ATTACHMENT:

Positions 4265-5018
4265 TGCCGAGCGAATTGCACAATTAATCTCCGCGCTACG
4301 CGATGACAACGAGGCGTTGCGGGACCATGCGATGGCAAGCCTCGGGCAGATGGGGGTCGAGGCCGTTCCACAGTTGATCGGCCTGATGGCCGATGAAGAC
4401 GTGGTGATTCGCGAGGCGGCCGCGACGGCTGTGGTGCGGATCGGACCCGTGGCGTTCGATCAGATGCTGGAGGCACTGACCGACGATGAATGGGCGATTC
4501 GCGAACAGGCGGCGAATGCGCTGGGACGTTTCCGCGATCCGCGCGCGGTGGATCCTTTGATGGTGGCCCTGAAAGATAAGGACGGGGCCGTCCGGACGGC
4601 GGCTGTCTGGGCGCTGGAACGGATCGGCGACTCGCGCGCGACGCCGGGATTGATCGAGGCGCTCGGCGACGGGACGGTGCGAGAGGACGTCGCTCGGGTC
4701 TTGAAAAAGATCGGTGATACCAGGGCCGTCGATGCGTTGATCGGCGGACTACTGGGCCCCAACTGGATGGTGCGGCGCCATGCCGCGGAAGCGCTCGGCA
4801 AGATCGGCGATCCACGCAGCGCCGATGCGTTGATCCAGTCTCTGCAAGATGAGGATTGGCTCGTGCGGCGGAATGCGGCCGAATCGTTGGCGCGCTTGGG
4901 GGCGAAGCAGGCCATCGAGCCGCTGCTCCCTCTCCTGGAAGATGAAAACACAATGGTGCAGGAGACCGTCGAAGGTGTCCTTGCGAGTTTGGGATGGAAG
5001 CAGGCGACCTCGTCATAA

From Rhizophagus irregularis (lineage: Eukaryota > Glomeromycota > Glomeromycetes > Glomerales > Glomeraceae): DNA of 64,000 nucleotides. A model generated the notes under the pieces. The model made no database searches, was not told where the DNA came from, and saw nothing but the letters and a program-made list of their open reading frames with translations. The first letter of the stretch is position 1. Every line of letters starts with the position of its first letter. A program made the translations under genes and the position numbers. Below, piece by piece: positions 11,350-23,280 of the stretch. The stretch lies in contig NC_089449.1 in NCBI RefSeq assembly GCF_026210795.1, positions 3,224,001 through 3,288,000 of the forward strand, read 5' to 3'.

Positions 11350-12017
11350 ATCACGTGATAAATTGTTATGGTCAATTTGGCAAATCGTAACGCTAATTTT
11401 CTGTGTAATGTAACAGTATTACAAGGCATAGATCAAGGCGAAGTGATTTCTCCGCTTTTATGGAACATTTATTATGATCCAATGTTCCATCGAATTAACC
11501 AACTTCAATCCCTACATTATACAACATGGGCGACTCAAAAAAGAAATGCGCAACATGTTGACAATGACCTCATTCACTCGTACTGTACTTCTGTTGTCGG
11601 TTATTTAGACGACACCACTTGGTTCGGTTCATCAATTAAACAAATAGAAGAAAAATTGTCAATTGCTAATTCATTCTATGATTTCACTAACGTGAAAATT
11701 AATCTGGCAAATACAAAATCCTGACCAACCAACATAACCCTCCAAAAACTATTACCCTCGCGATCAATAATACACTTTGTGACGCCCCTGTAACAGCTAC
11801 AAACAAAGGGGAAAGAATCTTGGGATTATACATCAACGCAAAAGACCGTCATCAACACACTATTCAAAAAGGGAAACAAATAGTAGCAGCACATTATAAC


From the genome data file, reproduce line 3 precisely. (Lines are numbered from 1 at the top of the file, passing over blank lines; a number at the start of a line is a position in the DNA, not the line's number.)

4301 CGATGACAACGAGGCGTTGCGGGACCATGCGATGGCAAGCCTCGGGCAGATGGGGGTCGAGGCCGTTCCACAGTTGATCGGCCTGATGGCCGATGAAGAC